Sketching the same sunset: How one local found hope though art

Me and My Muse”
Jak B.

You don’t need to head Downtown on First Fridays to find art in the Valley. Jak B. spends hours with his sketchbook at one Green Valley Starbucks.

He’s never sold a painting. But then again, the 33-year-old Hawaiian native only began his journey in the art world eight months ago.

“I first got into [drawing] when I was in the hospital,” says Jak while sketching under the familiar green Starbucks umbrella at 1500 N. Green Valley Parkway. Suffering from seizures, he was hospitalized for a month. “Every day I just looked out the window and sketched the same sunset over and over and over until I got the skill. So that was my training.”

Jak B. sketches outside his regular Starbucks in Green Valley.

Despite never attending formal art classes, Jak has always held an interest in creative expression. “I love writing; I love language,” he says. “I didn’t want to lose that, so I try to find ways of integrating text with art.”

Flipping through his sketchbook, words wrap around figures, poetry is interspersed with imagery. Notes to loved ones are segmented, banished to the corners of a page.

Melted crayon, cigarette ashes, even a bit of his own saliva helps Jak experiment. “It’s kind of gross, but I lick my finger and I just smear it across [the ink],” he laughs. “When I give my art away, I tell people ‘You’re literally getting a piece of me.’ So they’re like ‘Oh, that’s so nice!’ because they think I’m joking. But I’m like ‘No. My DNA’s really on that piece of paper.’”



Before he spent his days sketching at Starbucks, he used to pass them making drinks behind the counter. “I was a barista and through the medical problems, I lost my job,” he explains. The seizures got so bad, that he attempted suicide. “I was tired of [having seizures.] So I basically decided, ‘I give up.’”

Jak’s doctor informed him he should have died after the attempt, but Jak has embraced his second chance.

“One of my friends told me, ‘You went through that so if someone else comes along who’s going through the same thing, you’re equipped emotionally and experienced to help them out.’ So I learned from it a lot. It was an important lesson.”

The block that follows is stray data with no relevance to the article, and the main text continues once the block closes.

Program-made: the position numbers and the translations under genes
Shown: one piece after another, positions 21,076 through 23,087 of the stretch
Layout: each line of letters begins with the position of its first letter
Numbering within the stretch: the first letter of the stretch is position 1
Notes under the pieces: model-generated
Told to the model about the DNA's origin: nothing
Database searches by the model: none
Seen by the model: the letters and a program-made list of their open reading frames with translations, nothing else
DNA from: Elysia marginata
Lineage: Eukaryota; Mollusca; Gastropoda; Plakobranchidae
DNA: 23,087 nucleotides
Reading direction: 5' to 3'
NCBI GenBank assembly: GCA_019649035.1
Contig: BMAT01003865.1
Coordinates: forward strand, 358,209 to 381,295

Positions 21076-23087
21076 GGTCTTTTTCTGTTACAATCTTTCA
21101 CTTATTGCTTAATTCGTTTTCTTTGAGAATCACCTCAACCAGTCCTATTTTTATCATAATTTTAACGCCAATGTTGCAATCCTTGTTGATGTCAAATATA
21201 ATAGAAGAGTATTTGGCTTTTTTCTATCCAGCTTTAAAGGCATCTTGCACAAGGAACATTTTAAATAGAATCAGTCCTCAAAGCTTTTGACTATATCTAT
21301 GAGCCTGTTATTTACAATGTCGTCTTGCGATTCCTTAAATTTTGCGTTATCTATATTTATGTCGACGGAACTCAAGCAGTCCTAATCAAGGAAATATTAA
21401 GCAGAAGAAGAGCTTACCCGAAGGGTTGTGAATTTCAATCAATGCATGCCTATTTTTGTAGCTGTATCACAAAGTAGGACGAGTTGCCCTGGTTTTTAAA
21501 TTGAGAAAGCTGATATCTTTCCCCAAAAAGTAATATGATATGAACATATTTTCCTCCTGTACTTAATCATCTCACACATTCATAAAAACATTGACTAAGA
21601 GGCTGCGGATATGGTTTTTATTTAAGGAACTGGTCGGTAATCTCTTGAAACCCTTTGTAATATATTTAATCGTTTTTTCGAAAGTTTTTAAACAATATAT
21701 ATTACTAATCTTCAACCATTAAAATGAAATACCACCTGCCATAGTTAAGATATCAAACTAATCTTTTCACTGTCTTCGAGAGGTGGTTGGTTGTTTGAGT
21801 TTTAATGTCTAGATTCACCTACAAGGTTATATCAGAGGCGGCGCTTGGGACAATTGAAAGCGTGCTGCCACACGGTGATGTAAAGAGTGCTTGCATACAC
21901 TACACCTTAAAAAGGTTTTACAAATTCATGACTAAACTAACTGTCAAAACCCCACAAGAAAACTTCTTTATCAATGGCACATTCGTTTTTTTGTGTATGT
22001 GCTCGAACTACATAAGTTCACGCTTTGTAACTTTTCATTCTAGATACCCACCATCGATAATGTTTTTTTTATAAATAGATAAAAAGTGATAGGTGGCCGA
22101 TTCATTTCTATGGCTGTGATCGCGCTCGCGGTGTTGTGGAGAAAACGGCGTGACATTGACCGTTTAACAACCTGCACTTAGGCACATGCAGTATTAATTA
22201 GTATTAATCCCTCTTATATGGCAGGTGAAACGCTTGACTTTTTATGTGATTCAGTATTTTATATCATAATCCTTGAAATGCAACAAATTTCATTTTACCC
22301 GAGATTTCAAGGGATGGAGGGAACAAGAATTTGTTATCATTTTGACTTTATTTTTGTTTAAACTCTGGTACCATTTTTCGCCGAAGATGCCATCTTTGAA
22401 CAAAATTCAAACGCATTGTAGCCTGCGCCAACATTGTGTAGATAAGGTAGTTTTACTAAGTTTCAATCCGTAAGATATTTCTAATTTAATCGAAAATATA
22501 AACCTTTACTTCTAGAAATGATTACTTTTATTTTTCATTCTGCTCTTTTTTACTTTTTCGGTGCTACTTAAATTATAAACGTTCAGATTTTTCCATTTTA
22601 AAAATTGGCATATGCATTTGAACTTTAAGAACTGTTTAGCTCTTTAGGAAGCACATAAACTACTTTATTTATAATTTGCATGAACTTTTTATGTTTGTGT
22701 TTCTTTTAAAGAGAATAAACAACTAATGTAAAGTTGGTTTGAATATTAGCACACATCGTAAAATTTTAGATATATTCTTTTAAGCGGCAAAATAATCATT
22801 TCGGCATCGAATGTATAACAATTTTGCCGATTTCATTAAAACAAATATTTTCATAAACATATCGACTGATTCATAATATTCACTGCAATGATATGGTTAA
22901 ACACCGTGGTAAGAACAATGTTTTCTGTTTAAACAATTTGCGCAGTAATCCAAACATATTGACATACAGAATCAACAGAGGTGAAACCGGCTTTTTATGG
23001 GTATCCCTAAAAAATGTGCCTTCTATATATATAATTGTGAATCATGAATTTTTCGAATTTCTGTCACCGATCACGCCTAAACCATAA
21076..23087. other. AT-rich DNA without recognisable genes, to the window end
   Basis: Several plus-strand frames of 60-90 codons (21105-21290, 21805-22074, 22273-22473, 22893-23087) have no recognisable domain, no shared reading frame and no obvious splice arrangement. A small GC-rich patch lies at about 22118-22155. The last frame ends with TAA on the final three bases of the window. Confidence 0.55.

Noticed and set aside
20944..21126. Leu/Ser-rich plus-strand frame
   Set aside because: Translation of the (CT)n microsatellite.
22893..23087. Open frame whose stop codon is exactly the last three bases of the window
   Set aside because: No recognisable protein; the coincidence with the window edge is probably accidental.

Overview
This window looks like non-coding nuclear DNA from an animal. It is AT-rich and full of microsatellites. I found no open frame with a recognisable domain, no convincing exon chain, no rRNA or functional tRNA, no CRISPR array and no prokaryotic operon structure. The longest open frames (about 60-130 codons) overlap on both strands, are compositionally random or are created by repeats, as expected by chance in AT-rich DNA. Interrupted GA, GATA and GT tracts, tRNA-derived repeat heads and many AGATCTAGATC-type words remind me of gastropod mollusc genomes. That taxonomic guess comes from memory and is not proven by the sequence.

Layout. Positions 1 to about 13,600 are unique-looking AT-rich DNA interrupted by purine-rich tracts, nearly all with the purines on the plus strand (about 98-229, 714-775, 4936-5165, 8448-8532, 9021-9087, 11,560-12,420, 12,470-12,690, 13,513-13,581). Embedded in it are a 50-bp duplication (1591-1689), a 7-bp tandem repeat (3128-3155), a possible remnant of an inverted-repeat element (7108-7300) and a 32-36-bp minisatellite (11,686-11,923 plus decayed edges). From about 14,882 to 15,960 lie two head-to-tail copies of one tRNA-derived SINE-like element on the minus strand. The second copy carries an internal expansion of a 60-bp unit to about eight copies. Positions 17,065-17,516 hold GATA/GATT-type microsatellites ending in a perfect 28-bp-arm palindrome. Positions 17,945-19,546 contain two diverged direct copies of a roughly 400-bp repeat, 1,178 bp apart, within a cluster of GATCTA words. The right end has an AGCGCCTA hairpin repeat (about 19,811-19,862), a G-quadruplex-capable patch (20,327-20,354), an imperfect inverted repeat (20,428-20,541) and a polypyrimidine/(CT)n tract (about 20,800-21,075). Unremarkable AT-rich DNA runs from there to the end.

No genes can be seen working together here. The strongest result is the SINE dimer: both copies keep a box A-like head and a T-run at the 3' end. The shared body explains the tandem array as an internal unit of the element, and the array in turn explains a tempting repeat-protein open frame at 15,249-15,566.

As far as his art, Jak cites Edward Degas as an influential force, but counts his best friend, Nicholas, as his true inspiration. “He taught me how to see things. How to be,” Jak says. “He taught me about how you kind of look back, and how to change your personal history. Everyone has the ability to be whatever they want at any given time.” He continues, “I decided, well, I’m going to go from ‘Adley the Starbucks barista’ to ‘Jak, the artist.’ And basically changed my name. It’s weird, but I think it was needed.”

The reinvention began when Jak moved to Las Vegas six years ago. “I didn’t want to spend my entire life on an island,” he says. “My parents never left Hawaii. I wanted to see what was out there. I felt like something was pulling me.” He adds, “It’s still pulling. I haven’t found it yet.”

Perhaps that tug will lead Jak to a career in art – maybe have his work displayed in a gallery, as opposed to the photocopies of his sketches he’ll randomly hang around town to share with others. For now, he just rips a page from his book and gives it away. He doesn’t accept payment, though a cup of coffee is always welcome.

“It’s basically saved my life,” Jak says of discovering his love for drawing. “It’s a coping mechanism for a lot of things.”

While he’s tried paint and clay, Jak is drawn to ink for its finality. “It’s so unforgiving, you know? You make a mistake, it’s either work around it or you learn not to make the same mistake again.” Holding the pen cross-hatchings on heavy-weight paper, it seems Jak is talking about far more than a simple drawing.

To view more of Jak's drawings, visit his MySpace page.

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